By: Henrietta Joyce
Dr. Phil in his effective parenting survey of 17,000 people found that the two top challenges facing parents were making punishment work and improving school performance. In my experience as a class teacher and coach I have noticed that the biggest obstacle to maintaining effective discipline within the home is a lack of constructive, consistent discipline. Effective discipline should be positive, constructive and for correction rather than punitive. Many parents look upon discipline as a last resort when they are in a rage and therefore are confused and inconsistent in their use of Time Out.
Picture this! Your child is screaming, arms flaying wildly, feet thrashing around. You feel angry and frustrated and you’d like to respond by shouting back at him or worse still giving him a swift slap on the bottom. Does this resonate with you? Well I’ve experienced this many times too. Tantrums are unfortunately horribly normal. Most young children have tantrums, throw toys, bite or stamp when they are frustrated. Although embarrassing and irritating, when dealt with calmly by using effective discipline techniques most children grow out of it. Time Out is often over used by parents who have not thought up other discipline strategies
Be Consistent, it is vital that your child knows that you always follow through.
Children don’t like being ignored so if your child’s behaviour is petty ignore him or her. For difficult behaviour that cannot be ignored, and for children who regularly disobey their parents, Time Out can be useful if used correctly. The purpose of time out is to calm your child down and interrupt difficult behaviour. If a child is hysterical Time Out may not be the best solution. Research shows that Time Out is most effective for children three to six years of age. Time Out is inappropriate for children under two.
Time out is only effective when:
· The adult remains calm
· The child understands in advance about Time Out
· It is viewed as a calming measure
· It is not over-used
To use Time out as an effective parenting technique I suggest the following guidelines. Children must be told clearly which behaviours lead to Time Out. Parents cannot change the rules on a whim or when they are angry. For example if the rules are Time Out is used for biting, hitting and throwing things you cannot decide to send your child to Time out for refusing to eat her carrots at meal time. Remind her that Time Out is a way of helping her to calm down and behave better. Children should be shown where the time out area is in advance.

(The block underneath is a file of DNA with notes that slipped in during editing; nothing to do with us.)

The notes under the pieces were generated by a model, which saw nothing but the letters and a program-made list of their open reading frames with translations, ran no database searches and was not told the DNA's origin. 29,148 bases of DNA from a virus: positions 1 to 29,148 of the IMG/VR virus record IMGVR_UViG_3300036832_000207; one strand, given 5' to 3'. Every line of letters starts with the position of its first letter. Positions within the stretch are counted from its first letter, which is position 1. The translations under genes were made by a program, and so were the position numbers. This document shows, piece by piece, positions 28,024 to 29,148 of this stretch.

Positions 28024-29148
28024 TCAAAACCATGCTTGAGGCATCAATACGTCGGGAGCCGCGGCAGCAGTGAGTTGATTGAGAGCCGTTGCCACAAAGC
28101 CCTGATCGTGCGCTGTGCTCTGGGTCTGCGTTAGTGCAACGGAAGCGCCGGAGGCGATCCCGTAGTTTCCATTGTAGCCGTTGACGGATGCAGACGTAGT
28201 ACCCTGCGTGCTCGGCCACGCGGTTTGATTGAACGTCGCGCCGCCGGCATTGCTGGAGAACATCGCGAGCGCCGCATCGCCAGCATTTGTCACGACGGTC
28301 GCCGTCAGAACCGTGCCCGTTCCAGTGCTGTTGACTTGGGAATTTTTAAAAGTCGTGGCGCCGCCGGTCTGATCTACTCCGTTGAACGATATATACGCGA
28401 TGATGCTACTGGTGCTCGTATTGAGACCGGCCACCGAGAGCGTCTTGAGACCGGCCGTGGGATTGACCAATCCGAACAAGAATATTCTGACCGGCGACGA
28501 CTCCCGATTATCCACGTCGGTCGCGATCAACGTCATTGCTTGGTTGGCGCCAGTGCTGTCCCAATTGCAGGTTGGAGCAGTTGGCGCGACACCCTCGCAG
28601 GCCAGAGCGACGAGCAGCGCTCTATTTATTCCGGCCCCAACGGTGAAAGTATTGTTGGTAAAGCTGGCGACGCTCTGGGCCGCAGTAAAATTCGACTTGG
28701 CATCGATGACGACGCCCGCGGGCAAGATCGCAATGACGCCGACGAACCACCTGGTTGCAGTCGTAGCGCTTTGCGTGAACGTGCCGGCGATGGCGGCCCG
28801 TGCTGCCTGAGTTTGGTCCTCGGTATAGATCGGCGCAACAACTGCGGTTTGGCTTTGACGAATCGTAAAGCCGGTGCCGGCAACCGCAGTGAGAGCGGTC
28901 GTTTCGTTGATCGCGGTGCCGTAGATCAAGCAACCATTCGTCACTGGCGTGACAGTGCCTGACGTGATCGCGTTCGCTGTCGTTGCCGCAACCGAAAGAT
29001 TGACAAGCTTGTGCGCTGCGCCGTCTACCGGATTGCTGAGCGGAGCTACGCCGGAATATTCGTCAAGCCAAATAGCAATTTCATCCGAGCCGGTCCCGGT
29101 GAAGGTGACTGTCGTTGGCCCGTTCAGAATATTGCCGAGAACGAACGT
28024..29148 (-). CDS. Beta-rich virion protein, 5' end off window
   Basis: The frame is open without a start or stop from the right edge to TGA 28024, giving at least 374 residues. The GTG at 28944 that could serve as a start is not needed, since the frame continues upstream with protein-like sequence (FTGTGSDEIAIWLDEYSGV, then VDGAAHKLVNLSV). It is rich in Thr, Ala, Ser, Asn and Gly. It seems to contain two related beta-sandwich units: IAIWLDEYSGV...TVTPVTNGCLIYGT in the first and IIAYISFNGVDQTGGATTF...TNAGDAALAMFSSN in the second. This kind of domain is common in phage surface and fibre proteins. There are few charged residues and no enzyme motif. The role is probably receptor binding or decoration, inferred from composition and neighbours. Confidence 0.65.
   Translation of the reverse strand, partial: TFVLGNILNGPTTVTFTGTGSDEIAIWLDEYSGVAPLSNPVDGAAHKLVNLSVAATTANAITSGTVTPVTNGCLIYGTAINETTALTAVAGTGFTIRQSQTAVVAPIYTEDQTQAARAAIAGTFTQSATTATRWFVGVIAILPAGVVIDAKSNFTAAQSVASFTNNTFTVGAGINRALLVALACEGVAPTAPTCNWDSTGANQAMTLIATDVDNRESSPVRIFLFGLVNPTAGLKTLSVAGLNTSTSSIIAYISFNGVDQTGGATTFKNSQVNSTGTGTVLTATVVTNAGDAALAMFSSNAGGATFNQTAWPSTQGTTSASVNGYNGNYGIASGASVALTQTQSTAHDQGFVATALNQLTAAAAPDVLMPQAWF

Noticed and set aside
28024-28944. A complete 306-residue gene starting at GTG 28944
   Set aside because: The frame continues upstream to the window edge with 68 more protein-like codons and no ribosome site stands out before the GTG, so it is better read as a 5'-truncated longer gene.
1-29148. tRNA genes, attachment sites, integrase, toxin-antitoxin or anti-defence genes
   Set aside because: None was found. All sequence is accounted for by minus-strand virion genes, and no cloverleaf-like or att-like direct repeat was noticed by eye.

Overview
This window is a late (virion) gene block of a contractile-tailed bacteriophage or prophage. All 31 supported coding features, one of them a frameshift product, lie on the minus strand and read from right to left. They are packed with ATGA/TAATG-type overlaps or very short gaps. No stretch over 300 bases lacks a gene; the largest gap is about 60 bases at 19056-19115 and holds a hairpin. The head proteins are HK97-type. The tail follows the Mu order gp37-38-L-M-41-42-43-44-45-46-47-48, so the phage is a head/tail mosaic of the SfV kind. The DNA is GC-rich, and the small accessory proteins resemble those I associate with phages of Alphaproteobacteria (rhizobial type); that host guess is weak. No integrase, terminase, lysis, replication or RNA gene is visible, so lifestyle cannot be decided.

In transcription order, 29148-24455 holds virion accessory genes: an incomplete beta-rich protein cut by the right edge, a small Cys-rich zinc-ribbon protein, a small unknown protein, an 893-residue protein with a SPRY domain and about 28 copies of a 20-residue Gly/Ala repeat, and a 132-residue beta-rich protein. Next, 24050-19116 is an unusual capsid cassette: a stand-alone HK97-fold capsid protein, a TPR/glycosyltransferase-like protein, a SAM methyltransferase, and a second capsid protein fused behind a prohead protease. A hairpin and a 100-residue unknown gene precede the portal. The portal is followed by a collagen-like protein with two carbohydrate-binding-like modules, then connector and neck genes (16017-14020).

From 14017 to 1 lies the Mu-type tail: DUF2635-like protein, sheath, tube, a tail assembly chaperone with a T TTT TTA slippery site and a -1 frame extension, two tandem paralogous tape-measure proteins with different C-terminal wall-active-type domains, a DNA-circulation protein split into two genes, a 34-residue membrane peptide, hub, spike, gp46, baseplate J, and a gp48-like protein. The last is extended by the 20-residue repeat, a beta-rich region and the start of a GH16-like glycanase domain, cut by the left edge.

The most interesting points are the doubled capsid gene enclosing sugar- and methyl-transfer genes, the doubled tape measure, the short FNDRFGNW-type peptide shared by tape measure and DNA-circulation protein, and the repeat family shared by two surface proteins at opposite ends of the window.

Choose a safe, quiet boring place. Hallways, bottom step, chair facing a wall or a small rug are all suitable Time Out places. It is always a good idea to have a back up room to send your child if he refuses to stay in the Time Out area. Remember Time Out is not a punishment so don’t use a scary place such as a dark cupboard or cellar.
To be effective Time Out needs to be short, about three minutes for a three-year-old, four minutes for a four year old, a minute for each year of a child’s life.
When your child has been quiet for about two minutes invite him to come out. If your child refuses to come out don’t cajole or nag simply ignore him, he will join you when he is ready. Ask your child for an apology. It is important at this point to discuss calmly and pleasantly what has happened, and don’t lecture. Many parents omit the final phase – the discussion. It is in fact the most important part of the using Time Out effectively because during the discussion the child is taught the correct way to behave. Finally give your child a hug to reassure him that you still love him. This is how to use time out as an effective parenting technique.
Copyright © 2006 Living Your Best Life
About the author
Henri Joyce is an experienced teacher and coaches effective parenting and parenting through divorce. She teaches a effective parenting techniques at the University Of Masters.